Before spending any money, I am going to try all of your suggestions - and I just happen to have some fun foam in my classroom!!

Shall return with the fruit of your suggestions - Mahalo!!
I don't have anything to add that would be helpful (except to agree with everyone else) - I just wanted to thank you for starting my day with a giggle! Very amusing... Good luck, and welcome to the highly-addictive (and highly rewarding) stamping world!
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Old 06-20-2012, 04:09 AM   #10
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I teach classes and one thing I notice is that some stampers don't give the ink time to soak into the paper. Many stamper just do a quick "touch and go". Instead, try letting the stamp sit on the paper a couple of seconds longer so all or most of the ink soaks into the paper before you lift the stamp. This really helps with solid stamps, juicy inks like pigment, Ancient Page, or the new SU foam stamp pads.
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Old 06-20-2012, 04:57 AM   #11
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I really love my rock-a-blocks for getting perfect images even with the most detailed stamps. I got a set from Joann's Fabrics online on sale for 40% off and theay are awesome. I recently bought the mega mount from impressuin obsession for larger stamps and I an so glad I did! no more wasted paper!
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Old 06-20-2012, 05:12 AM   #12
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I will add this. For years I was frustrated with poor images until one day I realized it was the uneven surface of my table! Now I stamp on a counter top. This solved most of my issues. I also have to remind myself that textured paper often results in an imperfect image.

Good luck!
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Old 06-20-2012, 05:57 AM   #13
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One thing I learned works well also is to turn your stamp on it's back and push the ink pad onto the image. You get better ink coverage that way especially on larger stamps. You may want to use a brayer on some of them also if they're really detailed. I've had stamps where that was the only way I could get a good impression.
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Old 06-20-2012, 07:34 AM   #14
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I would like to echo that a firm flat surface under a cushion (mousepad, craft foam) make a huge difference in getting a really good impression, assuming a well-inked stamp. It is important, too, to make sure that the stamp isn't over-inked, though, or it will produce a blurry image when stamped.

One thing you are doing exactly right, though, is to PRACTICE. It does take a little getting used to various different kinds of stamps, and even the mounts can make a difference. I always stamp an image on a scrap before attempting to stamp on my final project, just to be sure I have the "feel" of the particular stamp.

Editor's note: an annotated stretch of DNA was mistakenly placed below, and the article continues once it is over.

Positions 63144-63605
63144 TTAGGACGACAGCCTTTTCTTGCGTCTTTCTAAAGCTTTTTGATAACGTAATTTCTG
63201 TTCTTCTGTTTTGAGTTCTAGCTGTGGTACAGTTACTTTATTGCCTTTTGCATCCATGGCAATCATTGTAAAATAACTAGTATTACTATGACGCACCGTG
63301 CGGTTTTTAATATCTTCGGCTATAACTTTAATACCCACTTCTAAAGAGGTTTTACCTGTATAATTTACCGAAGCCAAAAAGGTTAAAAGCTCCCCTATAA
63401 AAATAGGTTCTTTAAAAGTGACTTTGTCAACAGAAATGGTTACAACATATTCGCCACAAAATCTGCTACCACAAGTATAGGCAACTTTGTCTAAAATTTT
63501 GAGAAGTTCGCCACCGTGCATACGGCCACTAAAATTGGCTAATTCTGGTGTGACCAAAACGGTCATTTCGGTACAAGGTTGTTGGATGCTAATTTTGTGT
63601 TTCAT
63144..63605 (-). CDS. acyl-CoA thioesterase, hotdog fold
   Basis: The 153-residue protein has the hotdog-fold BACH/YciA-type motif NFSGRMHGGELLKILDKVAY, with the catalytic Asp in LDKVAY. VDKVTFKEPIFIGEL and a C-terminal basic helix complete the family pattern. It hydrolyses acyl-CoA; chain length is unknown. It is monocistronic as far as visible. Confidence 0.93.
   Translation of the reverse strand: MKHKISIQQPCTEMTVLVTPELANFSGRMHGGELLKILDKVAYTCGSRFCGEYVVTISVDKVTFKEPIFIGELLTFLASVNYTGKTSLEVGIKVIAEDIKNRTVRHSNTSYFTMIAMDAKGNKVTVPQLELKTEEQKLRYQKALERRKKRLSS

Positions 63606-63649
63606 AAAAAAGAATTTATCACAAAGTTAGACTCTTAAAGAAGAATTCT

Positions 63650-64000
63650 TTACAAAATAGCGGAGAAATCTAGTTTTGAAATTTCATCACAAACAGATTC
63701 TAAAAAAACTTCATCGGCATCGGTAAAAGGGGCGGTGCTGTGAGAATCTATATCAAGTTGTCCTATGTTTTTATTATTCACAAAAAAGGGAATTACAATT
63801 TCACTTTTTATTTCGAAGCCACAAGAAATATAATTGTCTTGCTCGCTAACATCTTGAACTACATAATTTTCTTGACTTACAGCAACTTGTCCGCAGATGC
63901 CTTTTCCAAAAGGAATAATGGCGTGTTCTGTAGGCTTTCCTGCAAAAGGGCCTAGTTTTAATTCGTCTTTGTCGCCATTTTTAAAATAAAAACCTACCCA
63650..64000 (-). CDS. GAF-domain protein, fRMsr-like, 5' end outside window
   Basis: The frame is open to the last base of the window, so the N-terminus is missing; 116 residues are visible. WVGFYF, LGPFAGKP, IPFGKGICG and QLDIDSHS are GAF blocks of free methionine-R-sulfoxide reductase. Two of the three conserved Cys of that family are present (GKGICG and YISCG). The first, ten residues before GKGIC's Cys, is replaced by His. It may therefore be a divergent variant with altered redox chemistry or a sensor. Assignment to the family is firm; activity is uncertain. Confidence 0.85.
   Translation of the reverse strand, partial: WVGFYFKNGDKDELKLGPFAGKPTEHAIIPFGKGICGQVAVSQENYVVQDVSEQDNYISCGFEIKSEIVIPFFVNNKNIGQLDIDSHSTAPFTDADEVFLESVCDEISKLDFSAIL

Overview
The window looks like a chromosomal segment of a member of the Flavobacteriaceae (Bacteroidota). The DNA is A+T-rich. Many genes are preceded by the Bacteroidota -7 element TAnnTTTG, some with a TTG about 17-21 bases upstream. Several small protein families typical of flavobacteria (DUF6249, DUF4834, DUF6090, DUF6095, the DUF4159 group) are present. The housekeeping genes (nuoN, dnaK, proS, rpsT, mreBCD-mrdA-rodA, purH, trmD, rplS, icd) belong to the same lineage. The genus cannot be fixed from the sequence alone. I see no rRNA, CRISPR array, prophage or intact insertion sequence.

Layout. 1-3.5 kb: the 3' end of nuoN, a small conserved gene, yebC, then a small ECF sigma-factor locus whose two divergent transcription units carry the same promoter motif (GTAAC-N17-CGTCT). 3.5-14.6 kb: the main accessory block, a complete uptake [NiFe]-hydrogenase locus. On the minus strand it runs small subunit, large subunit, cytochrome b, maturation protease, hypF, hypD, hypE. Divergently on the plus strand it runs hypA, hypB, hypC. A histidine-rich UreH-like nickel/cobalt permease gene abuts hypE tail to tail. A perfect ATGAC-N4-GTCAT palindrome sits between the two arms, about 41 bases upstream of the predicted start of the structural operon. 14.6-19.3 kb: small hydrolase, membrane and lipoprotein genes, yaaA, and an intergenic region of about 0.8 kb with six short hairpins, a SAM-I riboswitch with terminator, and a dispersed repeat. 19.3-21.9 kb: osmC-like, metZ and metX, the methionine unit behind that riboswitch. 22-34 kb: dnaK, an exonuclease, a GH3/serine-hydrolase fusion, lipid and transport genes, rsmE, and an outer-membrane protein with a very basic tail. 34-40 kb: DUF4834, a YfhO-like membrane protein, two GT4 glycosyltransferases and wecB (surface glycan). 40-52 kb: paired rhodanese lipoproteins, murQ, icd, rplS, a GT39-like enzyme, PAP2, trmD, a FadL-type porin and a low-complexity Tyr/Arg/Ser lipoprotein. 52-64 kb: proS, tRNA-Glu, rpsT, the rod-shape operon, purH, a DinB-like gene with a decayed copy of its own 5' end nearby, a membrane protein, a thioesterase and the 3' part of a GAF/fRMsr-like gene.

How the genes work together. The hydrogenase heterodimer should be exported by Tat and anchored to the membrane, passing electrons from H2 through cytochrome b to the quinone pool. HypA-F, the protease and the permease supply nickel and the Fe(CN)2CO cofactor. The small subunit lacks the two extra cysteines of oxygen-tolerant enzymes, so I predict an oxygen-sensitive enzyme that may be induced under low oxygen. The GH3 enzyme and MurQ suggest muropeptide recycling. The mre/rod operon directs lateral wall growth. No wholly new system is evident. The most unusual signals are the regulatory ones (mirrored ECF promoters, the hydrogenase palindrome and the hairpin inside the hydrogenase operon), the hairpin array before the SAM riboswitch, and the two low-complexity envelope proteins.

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Old 06-20-2012, 07:45 AM   #15
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I agree with others regarding the stamping surface. I have folding table that I love for everything but stamping. Never can get a good image when I stamp on it. I have an old desk with a stamping pad on it that I use for stamping. Good luck and enjoy.
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Old 06-20-2012, 08:04 AM   #16
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you might find it easier if you stand up to stamp. that way you can get a good even pressure.
also i find i get the best results if i turn the stamp upside down and tap the ink pad over the stamp so i can see there is a good coverage of ink over the surface. then place the stamp on the card with a single definite movement. keep one hand on the stamp at all times and then walk your fingers over the stamp pressing all over. then lift up the stamp straight up.
don't rock the stamp block (inless you are using rock-a-blocks!)

i tend to stamp on my glass mat but you could use an old mouse mat or magazine to give you a bit of cushioning, esp with UM or clear stamps.
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Old 06-20-2012, 08:05 AM   #17
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More great ideas - mahalo!! Yesterday I had a few extra minutes at school and was able to stand, use smooth paper and stamp - amazing difference already!! Practicing is next on my agenda - oh why did I think I didn't need to LEARN this skill and PRACTICE to become good at it!!

And all those sheets I stamped - colored paper no less - will be turned over and used for something creative for sure!!

Mahalo everyone - I appreciate the speed and quality of your responses!!
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Old 06-20-2012, 09:16 AM   #18